- The Achilles tendon is the thick cord you can feel at the back of your ankle that attaches the calf muscle to the back of your heel.
- The 2 most common injuries of the Achilles tendon are Achilles tendinopathy (weakness due to tiny tears in the tendon) or sudden rupture (break or tear) of the tendon.
- Achilles tendon injuries can cause pain, swelling, weakness and reduced movement at the back of your ankle.
- To diagnose a tendon injury, your doctor will examine you and ask about your symptoms and may refer you for an ultrasound or x-ray.
- Most Achilles tendon injuries do not need surgery — see your doctor for a treatment plan, which may involve physiotherapy.
What are Achilles tendon injuries?
The Achilles tendon (often simply called the ‘Achilles’) is the thick cord you can feel at the back of your ankle. It attaches the calf muscle to the back of your heel.
The 2 most common injuries of the Achilles tendon are:
- Acute rupture (break): a complete or partial tear that occurs when the tendon is stretched beyond its natural range.
- Achilles tendinopathy (previously known as ‘tendinitis’ or ‘tendonitis’): a chronic (long-term) condition that causes weakness and breakdown of the Achilles tendon, due to a series of very small tears (also known as ‘tendinosis’).
What are the symptoms of Achilles tendon injuries?
The symptoms of Achilles tendinopathy include:
- mild to severe pain and tenderness in the Achilles tendon area
- weakness or stiffness at the back of your heel (the stiffness may be more noticeable in the morning and get better as the tendon warms up with use)
- decreased strength and movement
If you partially tear your Achilles, it can feel like tendinopathy. If you completely tear or rupture your Achilles, it can feel like a kick or hit to the back of the ankle. You might have trouble walking.
If you have pain under the heel, it is usually not an Achilles tendon problem.
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What causes Achilles tendon injuries?
Achilles tendinopathy is caused by excessive loading of the Achilles tendon. Causes include:
- a sudden increase in physical activity, or less recovery time between activities
- wearing unsupportive shoes
- running on hard or uneven surfaces
- tight or weak calf muscles
- not enough warm up
Achilles tendon rupture can be due to:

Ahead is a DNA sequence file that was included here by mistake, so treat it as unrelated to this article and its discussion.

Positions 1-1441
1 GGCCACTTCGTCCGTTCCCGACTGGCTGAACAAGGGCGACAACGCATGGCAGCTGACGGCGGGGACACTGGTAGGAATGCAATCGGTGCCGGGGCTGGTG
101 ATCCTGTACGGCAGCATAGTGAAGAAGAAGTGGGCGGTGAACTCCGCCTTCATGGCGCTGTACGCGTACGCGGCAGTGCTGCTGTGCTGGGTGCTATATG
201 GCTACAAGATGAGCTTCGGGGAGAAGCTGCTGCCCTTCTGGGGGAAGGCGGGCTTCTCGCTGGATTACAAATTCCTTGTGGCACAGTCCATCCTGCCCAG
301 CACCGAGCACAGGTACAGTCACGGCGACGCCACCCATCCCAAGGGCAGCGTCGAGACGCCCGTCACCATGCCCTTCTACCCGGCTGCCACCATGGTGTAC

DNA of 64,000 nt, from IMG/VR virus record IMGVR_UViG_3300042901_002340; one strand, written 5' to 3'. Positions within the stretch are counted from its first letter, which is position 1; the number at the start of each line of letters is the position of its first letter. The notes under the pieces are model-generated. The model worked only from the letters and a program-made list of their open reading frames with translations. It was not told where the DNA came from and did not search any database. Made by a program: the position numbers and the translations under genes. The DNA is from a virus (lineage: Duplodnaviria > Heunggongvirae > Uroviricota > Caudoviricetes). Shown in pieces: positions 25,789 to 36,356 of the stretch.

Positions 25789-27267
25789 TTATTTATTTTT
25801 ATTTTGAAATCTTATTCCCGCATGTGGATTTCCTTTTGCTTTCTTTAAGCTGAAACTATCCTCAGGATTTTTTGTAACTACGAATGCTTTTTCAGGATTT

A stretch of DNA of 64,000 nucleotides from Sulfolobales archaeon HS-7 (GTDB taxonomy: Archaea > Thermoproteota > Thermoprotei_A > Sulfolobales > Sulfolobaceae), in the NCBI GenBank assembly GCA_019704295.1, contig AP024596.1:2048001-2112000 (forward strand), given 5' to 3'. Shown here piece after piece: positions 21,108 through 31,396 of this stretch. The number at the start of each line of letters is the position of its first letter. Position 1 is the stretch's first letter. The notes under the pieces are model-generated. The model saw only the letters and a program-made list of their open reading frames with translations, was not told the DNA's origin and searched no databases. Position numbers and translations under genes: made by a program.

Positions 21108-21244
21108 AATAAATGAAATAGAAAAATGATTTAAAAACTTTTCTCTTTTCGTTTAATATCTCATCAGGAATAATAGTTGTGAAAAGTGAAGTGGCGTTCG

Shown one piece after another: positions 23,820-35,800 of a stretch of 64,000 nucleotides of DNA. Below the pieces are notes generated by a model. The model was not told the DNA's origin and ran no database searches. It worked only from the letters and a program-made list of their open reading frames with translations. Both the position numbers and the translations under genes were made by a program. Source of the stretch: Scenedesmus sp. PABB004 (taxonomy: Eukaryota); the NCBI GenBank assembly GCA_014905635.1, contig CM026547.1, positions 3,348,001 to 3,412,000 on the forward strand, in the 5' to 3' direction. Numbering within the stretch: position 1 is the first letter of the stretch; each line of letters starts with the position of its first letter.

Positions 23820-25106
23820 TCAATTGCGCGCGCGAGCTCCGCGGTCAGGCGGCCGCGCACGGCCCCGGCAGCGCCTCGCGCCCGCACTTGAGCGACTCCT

- forceful jumping or pivoting
- sudden bursts of running
- falling or tripping
- illness or medicines, such as steroids or certain antibiotics, that weaken the tendon (less common)
Achilles tendon ruptures are common and are most often seen in middle aged people who play high-energy sport in their spare time.
When should I see my doctor?
If you are having pain, weakness, stiffness, swelling or reduced movement at the back of your heel, you may have an Achilles tendon injury so see your doctor for a diagnosis and a treatment plan.
If you were previously diagnosed with an Achilles tendon injury, and have followed your doctor’s treatment plan but you are still in pain, go back and ask your doctor or physiotherapist for more advice.
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How are Achilles tendon injuries diagnosed?
To diagnose a tendon injury, your doctor or physiotherapist will examine you and ask about your symptoms. You may need an ultrasound or other scan such as an x-ray or MRI to help diagnose the problem, but this is often not needed.
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How are Achilles tendon injuries treated?
If you think you may have hurt your Achilles tendon, it is a good idea to stop any activity and carry out the RICER treatment for 2 to 3 days:
- Referral for treatment (see your doctor)
Your doctor may prescribe anti-inflammatory medicines to help manage your pain. Most Achilles tendon injuries can be treated without surgery.
Depending on the type of injury, your doctor or physiotherapist may advise you to:
- keep your weight off your ankle (for example, by using crutches)
- do stretching and strengthening exercises
- tape your foot and heel
- use orthotics (specially designed inserts placed into a shoe)
How can Achilles tendon injuries be prevented?
You can help protect your Achilles tendons by:
- wearing supportive shoes
- warming up and stretching before and after exercise
- gradually building up your level of physical activity
- resting between workouts
- doing exercises that strengthen your calf muscles
What are the complications if I rupture (tear) my Achilles?
If your Achilles is completely torn, you should see a doctor or go to a fracture clinic as soon as possible. Treating the injury quickly will reduce your risk of long-term damage or weakness. Your doctor may recommend you wear a specially fitted boot to reduce and control how your ankle moves while your tendon heals.
In some situations, you may need surgery to repair your torn Achilles tendon, but for most people, this is not needed.
Some people need a program of rehabilitation that can last for 4 months or longer.
Resources and support
Call healthdirect on 1800 022 222 at any time to speak to a registered nurse (known as NURSE-ON-CALL in Victoria) for more information and advice.
For more information about the causes, diagnosis and management of Achilles heel injuries, visit Sports Medicine Australia.
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Last reviewed: June 2023